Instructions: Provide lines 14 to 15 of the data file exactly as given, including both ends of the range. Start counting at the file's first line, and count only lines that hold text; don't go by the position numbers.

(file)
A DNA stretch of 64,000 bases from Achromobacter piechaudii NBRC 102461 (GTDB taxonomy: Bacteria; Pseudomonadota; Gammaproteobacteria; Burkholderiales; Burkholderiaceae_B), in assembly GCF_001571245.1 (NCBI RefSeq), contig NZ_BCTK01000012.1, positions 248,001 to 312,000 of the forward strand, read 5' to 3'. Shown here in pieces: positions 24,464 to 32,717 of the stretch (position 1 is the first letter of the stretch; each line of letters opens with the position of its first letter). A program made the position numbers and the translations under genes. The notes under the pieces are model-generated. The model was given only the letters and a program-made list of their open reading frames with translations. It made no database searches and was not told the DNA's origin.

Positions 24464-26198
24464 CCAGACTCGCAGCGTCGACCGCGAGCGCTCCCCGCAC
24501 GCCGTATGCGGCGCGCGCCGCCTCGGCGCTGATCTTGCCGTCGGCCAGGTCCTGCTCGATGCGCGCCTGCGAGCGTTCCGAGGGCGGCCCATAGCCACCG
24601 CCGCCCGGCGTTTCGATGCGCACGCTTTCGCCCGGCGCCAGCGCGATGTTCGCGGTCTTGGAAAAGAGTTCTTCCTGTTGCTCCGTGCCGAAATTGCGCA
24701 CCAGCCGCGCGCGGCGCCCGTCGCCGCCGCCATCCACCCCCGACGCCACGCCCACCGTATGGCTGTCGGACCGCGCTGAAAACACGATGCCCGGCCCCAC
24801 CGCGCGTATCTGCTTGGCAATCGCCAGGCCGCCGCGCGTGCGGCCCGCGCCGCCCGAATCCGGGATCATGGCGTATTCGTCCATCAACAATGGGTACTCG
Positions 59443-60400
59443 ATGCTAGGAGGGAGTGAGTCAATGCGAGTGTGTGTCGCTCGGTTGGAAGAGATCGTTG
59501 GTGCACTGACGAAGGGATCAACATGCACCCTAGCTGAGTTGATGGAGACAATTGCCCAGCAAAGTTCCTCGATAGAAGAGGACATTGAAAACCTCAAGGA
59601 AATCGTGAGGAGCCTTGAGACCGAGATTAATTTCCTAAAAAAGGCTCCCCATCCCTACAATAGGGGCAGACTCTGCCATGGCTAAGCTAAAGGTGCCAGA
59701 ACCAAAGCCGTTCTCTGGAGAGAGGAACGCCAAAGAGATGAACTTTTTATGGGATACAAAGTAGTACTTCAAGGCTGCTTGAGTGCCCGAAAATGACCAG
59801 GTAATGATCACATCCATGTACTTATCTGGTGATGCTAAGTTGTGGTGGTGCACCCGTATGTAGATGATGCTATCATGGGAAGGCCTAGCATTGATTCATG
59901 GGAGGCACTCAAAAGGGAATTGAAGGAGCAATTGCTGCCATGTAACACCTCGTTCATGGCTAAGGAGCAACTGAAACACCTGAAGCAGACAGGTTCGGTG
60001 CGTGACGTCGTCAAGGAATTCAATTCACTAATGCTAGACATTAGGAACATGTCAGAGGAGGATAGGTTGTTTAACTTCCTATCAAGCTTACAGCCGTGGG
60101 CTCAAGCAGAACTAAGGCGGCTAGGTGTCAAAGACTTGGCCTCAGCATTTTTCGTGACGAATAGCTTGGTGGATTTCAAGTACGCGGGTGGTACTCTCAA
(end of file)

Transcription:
59901 GGAGGCACTCAAAAGGGAATTGAAGGAGCAATTGCTGCCATGTAACACCTCGTTCATGGCTAAGGAGCAACTGAAACACCTGAAGCAGACAGGTTCGGTG
60001 CGTGACGTCGTCAAGGAATTCAATTCACTAATGCTAGACATTAGGAACATGTCAGAGGAGGATAGGTTGTTTAACTTCCTATCAAGCTTACAGCCGTGGG